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'Products of the USA' may not be

Labels at the grocery store that read "product of the USA,' may not have been produced entirely in the United States. Now, the USDA wants to make sure they are.

LEMOYNE, Pa. — A trip to the grocery store can be overwhelming for many Americans, as they try to find the healthiest and highest quality products they can afford. 

Shoppers often look to labels to help make their decisions easier, but some stickers in the meat section may be misleading. 

"I don't know if it's confusing, or it could be more so deceiving," said Todd Keys, the director of meat operations at Karns Foods. 

He said poultry, beef, pork and eggs claiming to be products of the USA, don't necessarily have to be. 

"For example, beef could've been raised or harvested in the United States, but then it could've been harvested processed in a different country, but yet that claim could still be made on the packaging, 'product or made in the USA,'" Keys said.

It's the subject of a new proposal from the U.S. Department of Agriculture.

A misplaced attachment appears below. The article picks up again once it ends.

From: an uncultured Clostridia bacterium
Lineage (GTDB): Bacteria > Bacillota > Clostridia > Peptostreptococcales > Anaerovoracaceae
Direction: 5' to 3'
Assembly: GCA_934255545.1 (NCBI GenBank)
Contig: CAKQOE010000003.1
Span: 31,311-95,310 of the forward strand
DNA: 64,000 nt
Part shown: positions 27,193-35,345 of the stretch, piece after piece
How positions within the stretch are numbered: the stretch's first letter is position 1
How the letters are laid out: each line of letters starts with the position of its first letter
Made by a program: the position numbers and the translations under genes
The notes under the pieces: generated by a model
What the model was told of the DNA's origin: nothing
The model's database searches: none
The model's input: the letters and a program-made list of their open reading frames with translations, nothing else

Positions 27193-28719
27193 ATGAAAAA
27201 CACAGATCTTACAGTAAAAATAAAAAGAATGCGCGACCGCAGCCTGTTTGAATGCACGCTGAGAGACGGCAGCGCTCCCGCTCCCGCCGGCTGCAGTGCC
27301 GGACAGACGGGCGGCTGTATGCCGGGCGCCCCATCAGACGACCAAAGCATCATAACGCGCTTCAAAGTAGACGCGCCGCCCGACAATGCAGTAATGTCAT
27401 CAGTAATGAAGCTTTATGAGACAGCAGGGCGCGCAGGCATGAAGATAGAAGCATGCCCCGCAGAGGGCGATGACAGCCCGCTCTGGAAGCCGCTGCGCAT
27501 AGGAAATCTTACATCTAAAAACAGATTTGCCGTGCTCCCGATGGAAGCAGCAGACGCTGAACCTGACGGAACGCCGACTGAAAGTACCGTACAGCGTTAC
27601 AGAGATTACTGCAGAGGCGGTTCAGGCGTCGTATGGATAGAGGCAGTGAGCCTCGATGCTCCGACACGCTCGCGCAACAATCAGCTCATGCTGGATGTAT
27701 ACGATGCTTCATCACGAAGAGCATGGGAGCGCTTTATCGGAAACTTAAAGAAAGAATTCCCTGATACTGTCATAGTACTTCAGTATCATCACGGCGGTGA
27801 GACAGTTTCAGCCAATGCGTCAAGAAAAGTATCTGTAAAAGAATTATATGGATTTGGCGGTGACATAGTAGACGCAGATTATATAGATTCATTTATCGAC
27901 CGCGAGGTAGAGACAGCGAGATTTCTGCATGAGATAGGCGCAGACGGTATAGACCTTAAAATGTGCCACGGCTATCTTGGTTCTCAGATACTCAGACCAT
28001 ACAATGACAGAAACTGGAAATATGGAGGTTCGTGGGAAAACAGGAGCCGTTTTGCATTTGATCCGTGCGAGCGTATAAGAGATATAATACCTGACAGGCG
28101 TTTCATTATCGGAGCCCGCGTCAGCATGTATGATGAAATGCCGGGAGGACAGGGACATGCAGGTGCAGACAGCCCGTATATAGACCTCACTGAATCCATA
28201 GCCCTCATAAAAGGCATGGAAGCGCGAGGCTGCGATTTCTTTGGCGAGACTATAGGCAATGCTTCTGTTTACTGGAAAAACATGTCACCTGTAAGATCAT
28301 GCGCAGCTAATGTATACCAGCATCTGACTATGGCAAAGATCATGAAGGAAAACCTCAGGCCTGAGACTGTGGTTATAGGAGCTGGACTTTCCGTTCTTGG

The USDA wants to change the rules to make sure all items using the 'Product of USA' label are actually coming from animals born, raised, slaughtered and processed in the U.S. 

Beef Producer and Pa. Cattlemen's Association Board Member Frank Stoltzfus said the current label is hurting farmers.

"It really does go against our profitability to have somebody else be able to claim that it's a product of the United States, born, raised and processed in the U.S. when it really isn't," Stoltzfus said.

The USDA claims it conducted a comprehensive review that found the current 'Product of USA' label standards need to be changed, making it clear to consumers exactly what they're buying.

Stoltzfus said it would be a step in the right direction, but he still has questions.

"What we're not sure of, is how the verification process is going to work so that we are assured that when it has that label on it, it was produced, processed and is going to be consumed by people here in the United States," Stoltzfus said.

The USDA said the potential change will be open for public comment for 60 days. 

You can make your voice heard on the USDA website.

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